Report Says Alcohol-Related Deaths are Likely to Increase after Cuts by England in Alcohol Taxation; What Can We Learn Here in the States?

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Alcohol related deaths are most likely set to increase in England as incomes outstrip rises in taxation, argue experts in The BMJ (British Medical Journal). This prediction is based on the researchers’ analysis of trends in alcohol-related harm in the context of changes in the alcohol marketplace, in turn driven by changes in fiscal policy.

Meanwhile, the number of alcohol related deaths will likely continue to decrease in Scotland if legislation on minimum unit pricing for alcoholic drinks is implemented, according to Science Daily this April. Leading experts Nick Sheron and Ian Gilmore say that if the legislation is passed, it could result in an “interesting and unusual situation” whereby cheap alcohol is constrained by minimum pricing in Scotland, and this may be swiftly followed by Ireland, Northern Ireland, and Wales.

They say the number of alcohol-related deaths will decrease in these countries as a result. However, they note that the situation in England won’t change for the better as “incomes are likely to outstrip changes in alcohol taxation,” and the “relentless rise” of alcohol-related deaths will likely resume.

There was a threefold increase in the number of alcohol related deaths between 1980 and 2008 in England and Wales, “probably driven by the increased affordability and availability of strong alcohol,” Sheron and Gilmore say. As wages increased and alcohol taxation was reduced, by 2008 it was possible to buy almost four bottles of vodka for the price of one bottle in 1980.

They note that four bottles represents the weekly alcohol consumption of an average patient with alcohol related liver cirrhosis. The authors say that of the various economic factors influencing alcohol consumption, the 2% duty escalator had the greatest effect.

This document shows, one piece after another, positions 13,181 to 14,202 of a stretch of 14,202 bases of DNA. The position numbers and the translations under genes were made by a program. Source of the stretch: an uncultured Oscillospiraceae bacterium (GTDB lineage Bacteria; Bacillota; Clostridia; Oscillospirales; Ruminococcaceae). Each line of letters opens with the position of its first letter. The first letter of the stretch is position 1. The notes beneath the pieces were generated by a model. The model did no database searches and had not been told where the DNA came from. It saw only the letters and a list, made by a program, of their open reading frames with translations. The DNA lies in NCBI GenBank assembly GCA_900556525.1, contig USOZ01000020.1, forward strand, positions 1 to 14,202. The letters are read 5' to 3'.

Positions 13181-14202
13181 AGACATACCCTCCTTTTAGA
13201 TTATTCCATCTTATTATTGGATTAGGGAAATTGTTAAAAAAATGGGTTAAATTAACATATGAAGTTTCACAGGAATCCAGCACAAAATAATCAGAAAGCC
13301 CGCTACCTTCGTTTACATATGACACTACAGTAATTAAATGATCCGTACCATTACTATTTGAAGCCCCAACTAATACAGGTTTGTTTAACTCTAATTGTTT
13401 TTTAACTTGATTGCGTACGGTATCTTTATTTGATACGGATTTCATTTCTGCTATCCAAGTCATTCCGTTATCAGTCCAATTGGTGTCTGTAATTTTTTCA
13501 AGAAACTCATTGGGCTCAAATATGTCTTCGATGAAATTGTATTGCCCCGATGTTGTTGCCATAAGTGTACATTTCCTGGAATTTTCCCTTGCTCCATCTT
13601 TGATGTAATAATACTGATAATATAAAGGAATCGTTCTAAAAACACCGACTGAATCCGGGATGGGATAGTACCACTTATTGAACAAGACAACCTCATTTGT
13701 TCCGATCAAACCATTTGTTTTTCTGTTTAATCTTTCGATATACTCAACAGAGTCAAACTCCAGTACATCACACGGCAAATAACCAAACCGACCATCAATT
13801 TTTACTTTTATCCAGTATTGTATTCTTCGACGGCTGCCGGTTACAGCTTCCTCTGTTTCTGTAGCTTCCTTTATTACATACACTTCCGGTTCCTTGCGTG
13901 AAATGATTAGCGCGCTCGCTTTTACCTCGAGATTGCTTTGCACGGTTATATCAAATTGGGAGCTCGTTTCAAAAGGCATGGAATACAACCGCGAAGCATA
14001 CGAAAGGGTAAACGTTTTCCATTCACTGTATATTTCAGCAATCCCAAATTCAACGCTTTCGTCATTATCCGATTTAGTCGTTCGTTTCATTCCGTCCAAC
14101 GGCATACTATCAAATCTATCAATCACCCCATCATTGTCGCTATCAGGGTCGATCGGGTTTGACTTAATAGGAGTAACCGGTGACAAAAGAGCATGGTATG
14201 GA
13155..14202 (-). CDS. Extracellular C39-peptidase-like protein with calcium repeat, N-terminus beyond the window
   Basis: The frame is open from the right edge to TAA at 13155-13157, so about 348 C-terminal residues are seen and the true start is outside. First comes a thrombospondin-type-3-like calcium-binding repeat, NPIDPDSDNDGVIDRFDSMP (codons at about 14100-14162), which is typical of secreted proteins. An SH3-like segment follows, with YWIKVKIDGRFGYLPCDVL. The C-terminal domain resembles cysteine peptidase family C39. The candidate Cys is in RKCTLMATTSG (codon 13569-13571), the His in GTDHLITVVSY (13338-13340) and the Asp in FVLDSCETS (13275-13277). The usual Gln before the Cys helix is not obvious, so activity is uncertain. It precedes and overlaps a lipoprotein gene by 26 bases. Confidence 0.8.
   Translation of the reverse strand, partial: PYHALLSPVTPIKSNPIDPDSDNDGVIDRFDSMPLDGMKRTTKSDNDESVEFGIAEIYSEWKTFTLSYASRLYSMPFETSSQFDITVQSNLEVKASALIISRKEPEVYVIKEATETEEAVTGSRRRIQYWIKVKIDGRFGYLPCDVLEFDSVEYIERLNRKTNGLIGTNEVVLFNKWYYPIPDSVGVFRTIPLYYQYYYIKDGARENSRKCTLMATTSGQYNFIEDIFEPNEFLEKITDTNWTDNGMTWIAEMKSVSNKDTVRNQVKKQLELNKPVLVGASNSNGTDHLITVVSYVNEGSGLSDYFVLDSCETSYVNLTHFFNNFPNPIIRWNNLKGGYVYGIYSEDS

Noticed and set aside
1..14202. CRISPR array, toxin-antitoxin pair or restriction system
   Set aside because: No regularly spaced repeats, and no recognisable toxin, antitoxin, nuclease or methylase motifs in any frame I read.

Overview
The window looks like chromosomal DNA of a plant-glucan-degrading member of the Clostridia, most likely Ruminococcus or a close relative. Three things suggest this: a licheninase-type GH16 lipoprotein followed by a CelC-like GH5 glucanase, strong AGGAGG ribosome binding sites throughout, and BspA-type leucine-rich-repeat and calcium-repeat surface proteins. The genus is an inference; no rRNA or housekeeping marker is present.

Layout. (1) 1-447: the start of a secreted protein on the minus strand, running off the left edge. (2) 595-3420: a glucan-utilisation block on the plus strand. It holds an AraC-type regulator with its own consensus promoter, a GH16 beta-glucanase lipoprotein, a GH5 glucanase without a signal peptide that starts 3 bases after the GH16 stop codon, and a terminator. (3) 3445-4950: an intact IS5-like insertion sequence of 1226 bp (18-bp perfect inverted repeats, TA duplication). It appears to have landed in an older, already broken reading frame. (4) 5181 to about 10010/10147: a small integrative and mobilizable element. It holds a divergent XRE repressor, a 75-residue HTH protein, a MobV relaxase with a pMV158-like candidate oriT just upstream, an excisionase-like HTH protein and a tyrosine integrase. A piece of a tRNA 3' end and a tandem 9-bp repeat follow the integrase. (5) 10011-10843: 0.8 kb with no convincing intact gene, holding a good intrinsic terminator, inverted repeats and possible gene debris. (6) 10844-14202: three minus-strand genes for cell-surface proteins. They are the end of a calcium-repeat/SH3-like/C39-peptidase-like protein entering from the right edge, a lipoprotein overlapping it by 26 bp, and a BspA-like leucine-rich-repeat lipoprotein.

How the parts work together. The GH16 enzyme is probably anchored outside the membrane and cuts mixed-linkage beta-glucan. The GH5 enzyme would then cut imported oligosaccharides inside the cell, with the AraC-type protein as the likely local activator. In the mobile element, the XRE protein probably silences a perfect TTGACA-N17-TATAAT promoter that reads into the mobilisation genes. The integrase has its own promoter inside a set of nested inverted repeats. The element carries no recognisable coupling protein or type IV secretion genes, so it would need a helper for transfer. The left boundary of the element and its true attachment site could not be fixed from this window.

However, following a “fierce campaign of lobbying” by the Wine and Spirits Trade Association, the duty escalator was dropped in 2014. Furthermore, incomes are starting to rise again, and alcohol duty was cut by a further 2% for spirits and cheap cider. Therefore, the authors predict the “relentless rise” of alcohol deaths in England once again, the authors say.

Nick Sheron is an academic clinical hepatologist at University of Southampton and runs the liver unit at Southampton General Hospital. Sir Ian Thomas Gilmore is a professor of hepatology  and previous president of the Royal College of Physicians of London.

Separately, and in a similar finding, the rise and fall of alcohol-related mortality in Scotland is partly due to changes in affordability, according to reports published this May in Public Health. They say new research has found that the rise in alcohol-related mortality during the 1990s and early 2000s in Scotland, and the subsequent decline, were likely to be explained in part by increasing then decreasing alcohol affordability.

The research was undertaken to understand better what the independent impact of the Scottish Government’s alcohol strategy was. Other factors aside from the strategy and the affordability of alcohol were also considered including migration, historical social, economic and political change, the alcohol market, social norms, and health services.